Wednesday, June 10, 2015
Women veterans suffering high suicide rates
A new study shows that women veterans, especially young vets, have much higher rates of suicide than nonveteran women. Here is an excerpt from an article published on Monday, June 8 by the Los Angeles Times.
"New government research shows that female military veterans commit suicide at nearly six times the rate of other women, a startling finding that experts say poses disturbing questions about the backgrounds and experiences of women who serve in the armed forces.
Their suicide rate is so high that it approaches that of male veterans, a finding that surprised researchers because men generally are far more likely than women to commit suicide.
"It's staggering," said Dr. Matthew Miller, an epidemiologist and suicide expert at Northeastern University who was not involved in the research. "We have to come to grips with why the rates are so obscenely high."
Though suicide has become a major issue for the military over the last decade, most research by the Pentagon and the Veterans Affairs Department has focused on men, who account for more than 90% of the nation's 22 million former troops. Little has been known about female veteran suicide.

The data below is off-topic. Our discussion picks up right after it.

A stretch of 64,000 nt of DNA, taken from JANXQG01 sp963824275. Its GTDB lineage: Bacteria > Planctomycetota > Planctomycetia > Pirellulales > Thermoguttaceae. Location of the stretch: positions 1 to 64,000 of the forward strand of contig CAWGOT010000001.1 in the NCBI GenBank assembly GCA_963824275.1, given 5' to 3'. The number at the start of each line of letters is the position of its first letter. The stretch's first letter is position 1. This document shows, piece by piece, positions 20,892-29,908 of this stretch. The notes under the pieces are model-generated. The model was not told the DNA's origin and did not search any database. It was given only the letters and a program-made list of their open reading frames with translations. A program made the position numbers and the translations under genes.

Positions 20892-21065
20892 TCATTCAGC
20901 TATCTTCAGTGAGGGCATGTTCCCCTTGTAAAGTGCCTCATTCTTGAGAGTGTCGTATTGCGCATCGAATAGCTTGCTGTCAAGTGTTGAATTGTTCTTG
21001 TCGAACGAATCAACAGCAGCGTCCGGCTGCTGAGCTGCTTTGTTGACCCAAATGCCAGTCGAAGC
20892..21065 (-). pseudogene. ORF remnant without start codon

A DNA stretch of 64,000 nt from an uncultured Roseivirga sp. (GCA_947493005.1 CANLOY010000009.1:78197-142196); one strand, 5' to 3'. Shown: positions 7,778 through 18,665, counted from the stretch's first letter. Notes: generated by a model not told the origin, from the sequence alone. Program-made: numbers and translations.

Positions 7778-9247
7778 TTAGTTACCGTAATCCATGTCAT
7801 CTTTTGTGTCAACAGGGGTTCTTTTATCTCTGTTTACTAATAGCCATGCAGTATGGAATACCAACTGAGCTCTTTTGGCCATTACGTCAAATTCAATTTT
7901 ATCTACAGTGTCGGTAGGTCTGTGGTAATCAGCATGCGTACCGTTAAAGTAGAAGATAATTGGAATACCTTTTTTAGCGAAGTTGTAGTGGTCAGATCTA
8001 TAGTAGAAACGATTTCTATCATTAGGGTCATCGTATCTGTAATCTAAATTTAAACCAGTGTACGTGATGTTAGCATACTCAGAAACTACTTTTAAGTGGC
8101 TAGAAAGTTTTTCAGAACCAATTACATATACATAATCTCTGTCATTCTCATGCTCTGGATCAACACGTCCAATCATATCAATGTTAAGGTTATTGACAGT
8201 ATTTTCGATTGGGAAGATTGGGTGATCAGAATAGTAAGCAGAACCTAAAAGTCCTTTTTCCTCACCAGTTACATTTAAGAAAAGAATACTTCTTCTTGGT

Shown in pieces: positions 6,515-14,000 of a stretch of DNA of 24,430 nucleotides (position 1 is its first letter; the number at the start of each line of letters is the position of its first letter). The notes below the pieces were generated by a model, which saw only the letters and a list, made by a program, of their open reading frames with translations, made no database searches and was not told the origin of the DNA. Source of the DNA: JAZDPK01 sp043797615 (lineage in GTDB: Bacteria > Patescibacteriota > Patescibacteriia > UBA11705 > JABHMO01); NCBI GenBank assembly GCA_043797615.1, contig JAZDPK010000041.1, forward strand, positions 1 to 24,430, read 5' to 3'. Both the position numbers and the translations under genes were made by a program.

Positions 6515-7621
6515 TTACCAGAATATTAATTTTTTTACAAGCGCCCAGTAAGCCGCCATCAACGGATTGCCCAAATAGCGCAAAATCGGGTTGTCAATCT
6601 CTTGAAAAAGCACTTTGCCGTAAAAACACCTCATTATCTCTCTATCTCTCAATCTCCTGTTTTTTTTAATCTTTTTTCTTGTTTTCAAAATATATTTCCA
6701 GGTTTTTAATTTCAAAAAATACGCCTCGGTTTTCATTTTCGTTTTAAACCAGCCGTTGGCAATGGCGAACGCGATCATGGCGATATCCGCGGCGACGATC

The rates are highest among young veterans, the VA found in new research compiling 11 years of data. For women ages 18 to 29, veterans kill themselves at nearly 12 times the rate of nonveterans.
In every other age group, including women who served as far back as the 1950s, the veteran rates are between four and eight times higher, indicating that the causes extend far beyond the psychological effects of the recent wars.
The data include all 173,969 adult suicides — men and women, veterans and nonveterans — in 23 states between 2000 and 2010.
It is not clear what is driving the rates. VA researchers and experts who reviewed the data for The Times said there were myriad possibilities, including whether the military had disproportionately drawn women at higher suicide risk and whether sexual assault and other traumatic experiences while serving played a role."